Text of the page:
One of the fundamental characteristics of the rule of law is an independent, impartial Judiciary. The doctrine of the separation of powers that dictates and ensures the independence of the Judiciary is enshrined in the Constitution. The Constitution is the nation’s supreme law that guarantees justice and fundamental liberties to every citizen. The separation of powers provides essential checks and balances in the system. Any indication or suggestion that the Judiciary is neither independent nor impartial, will diminish public confidence in the administration of justice.
Since 1988, there has been a growing feeling that ail is not well with the Judiciary. We have been through crisis after crisis where the Judiciary is concerned. This recent expose of a lawyer apparently brokering the appointment and promotion of judges, therefore brings to boil what has been simmering for many years. It strikes at the heart of the Judiciary. This, we believe, will become a frequent phenomenon if the very foundation of the Judiciary is not set right and strengthened, and if the process of Judicial reform does not commence.
These events have significance not only in a localised context, but also in the wider international arena. A legal system which is efficient, reliable, independent and fair is a major consideration for foreign investors to invest in Malaysia. Individuals and companies involved in international trade and investment must feel assured that contracts in Malaysia will be honoured, and disputes if brought before the courts will be adjudicated in a fair and impartial manner, at a reasonable cost and with reasonable speed. The judicial process should inspire confidence. Only an impartial, independent and well-developed judicial system may achieve this.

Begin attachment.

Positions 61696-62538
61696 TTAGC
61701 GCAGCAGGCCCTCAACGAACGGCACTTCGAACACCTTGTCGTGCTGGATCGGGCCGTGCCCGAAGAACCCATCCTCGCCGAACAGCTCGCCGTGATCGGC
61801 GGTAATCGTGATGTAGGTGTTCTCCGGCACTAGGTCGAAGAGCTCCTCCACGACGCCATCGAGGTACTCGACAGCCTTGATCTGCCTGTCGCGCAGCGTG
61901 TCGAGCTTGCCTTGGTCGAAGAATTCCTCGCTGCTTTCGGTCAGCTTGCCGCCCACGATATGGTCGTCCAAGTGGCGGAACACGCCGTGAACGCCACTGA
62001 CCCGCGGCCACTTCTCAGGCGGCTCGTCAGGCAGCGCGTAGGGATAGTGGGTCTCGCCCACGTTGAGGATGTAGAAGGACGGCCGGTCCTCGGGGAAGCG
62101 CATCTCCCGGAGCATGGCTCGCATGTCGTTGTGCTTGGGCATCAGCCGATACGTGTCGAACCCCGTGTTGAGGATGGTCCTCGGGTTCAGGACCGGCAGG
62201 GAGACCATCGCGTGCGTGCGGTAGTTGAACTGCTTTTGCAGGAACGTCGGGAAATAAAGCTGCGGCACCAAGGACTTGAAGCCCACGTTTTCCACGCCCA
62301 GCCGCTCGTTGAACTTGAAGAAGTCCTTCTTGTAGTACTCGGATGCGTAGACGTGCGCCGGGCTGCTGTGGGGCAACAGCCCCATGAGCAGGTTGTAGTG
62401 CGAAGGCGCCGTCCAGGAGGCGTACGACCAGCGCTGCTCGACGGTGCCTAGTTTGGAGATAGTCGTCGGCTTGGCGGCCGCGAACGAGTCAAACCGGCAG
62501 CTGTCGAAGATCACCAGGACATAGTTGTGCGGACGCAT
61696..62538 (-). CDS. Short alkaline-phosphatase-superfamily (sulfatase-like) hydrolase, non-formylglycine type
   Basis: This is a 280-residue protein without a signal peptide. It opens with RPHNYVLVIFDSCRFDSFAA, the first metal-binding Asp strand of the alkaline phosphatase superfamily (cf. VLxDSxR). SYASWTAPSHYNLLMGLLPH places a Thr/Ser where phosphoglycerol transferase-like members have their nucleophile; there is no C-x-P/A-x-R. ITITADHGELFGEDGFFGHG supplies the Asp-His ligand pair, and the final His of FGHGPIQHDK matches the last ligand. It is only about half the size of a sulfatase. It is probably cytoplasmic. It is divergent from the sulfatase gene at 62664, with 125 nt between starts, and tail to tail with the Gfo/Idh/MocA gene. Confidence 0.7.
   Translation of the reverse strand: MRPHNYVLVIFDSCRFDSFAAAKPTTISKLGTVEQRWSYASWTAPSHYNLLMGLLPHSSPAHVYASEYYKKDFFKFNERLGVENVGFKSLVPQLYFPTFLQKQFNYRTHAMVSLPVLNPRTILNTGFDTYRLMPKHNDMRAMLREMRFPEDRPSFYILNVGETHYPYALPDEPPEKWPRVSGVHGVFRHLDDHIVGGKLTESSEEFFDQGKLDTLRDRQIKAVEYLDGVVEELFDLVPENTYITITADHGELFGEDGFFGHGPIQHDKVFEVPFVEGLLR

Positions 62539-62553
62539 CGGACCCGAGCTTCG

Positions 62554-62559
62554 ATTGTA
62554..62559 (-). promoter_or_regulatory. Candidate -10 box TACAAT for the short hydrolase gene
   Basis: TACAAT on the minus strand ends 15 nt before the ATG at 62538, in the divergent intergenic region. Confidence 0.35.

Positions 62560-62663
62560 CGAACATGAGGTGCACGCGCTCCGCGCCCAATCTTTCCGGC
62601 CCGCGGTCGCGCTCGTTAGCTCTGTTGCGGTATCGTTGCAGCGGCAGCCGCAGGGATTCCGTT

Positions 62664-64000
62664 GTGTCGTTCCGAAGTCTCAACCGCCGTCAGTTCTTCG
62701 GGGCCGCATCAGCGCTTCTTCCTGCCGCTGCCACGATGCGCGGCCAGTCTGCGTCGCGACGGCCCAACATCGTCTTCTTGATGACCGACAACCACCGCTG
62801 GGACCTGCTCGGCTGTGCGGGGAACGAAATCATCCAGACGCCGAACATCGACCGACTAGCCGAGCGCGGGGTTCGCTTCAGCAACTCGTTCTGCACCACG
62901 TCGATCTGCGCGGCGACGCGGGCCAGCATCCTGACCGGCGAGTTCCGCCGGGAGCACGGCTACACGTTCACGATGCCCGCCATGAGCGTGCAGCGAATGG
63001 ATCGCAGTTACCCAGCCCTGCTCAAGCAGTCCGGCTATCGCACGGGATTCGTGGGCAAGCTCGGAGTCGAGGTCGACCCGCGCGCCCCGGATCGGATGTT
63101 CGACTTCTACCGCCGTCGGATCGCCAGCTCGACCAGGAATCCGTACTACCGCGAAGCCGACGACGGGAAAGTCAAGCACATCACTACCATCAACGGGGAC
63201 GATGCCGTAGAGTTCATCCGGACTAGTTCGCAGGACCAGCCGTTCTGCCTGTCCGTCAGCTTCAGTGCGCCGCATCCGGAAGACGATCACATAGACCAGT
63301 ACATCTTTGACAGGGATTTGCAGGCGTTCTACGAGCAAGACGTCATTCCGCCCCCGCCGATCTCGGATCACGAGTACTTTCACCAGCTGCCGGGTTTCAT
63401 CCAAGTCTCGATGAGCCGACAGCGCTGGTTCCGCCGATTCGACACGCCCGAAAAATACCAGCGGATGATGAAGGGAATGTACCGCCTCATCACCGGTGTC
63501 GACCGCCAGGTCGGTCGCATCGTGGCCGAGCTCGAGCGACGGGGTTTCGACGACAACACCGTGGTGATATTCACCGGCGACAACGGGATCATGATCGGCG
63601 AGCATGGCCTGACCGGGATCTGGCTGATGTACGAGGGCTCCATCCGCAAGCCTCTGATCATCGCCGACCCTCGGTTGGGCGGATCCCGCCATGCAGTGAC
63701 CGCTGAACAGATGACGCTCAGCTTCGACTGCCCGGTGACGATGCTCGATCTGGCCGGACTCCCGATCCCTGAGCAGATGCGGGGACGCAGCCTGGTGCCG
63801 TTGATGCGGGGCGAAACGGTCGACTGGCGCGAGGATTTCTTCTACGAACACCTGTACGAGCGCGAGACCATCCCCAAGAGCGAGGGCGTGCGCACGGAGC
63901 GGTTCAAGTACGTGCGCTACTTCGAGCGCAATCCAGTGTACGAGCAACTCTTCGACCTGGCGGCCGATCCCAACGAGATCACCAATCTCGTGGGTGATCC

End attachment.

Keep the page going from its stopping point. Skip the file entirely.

The decline in confidence in our Judiciary must be arrested. The independence of our Judiciary must be rebuilt and strengthened through judicial reform, which includes ensuring a transparent and fair mechanism for the appointment and promotion of judges based on merit and other universally acceptable criteria.
The best infrastructure and facilities would be of little use when there is no independent, impartial and competent Judiciary. The appointment and promotion process must not only be free from, but must be seen to be free from, partisan influences. There cannot be any inappropriate or unwarranted interference with the appointment and promotion of judges. Appointments and promotions cannot be based on loyalty to the Government, or to any individual or group.
To restore public confidence in the Judiciary, a Judicial Appointments Commission should be promptly established, comprising persons of impeccable integrity and respectability, and in whom the Malaysian public has trust. The Bar Council has consistently and tirelessly advocated the setting up of such a Commission. Any such system that is put in place must of course be one that is comprehensive and well thought-out. Such a system must be consultative, transparent and accountable; so that the public will be able to understand and appreciate the process.
Coming back to the video clip, if the conversation shown in the clip did take place, it gives rise to grave concerns that the process of the selection and promotion of judges is badly tainted, thus jeopardising the administration of justice and the rule of law. Many questions may also arise as to the outcome of cases that have been heard by the Judges concerned. The ramifications of such a situation are naturally a cause for concern, and immediate steps must be taken. On the other hand, if the video is not genuine, then the parties concerned must be quickly vindicated in the interests of the Judiciary.
The independent panel appointed yesterday is a welcome and positive first step but we have concerns whether their terms of reference are wide enough and whether they will have the necessary powers to compel the production of evidence. We respectfully urge the Government to initiate the establishment of a Commission of Inquiry pursuant to the Commissions of Enquiry Act 1950 into the video clip in particular, and into the state of the Judiciary in general. Such a Commission would have the powers necessary to compel the production of evidence.
We sincerely urge YAB Datuk Seri to, and earnestly hope that YAB Datuk Seri will, take the aforesaid measures.
Ambiga Sreenevasan
Malaysian Bar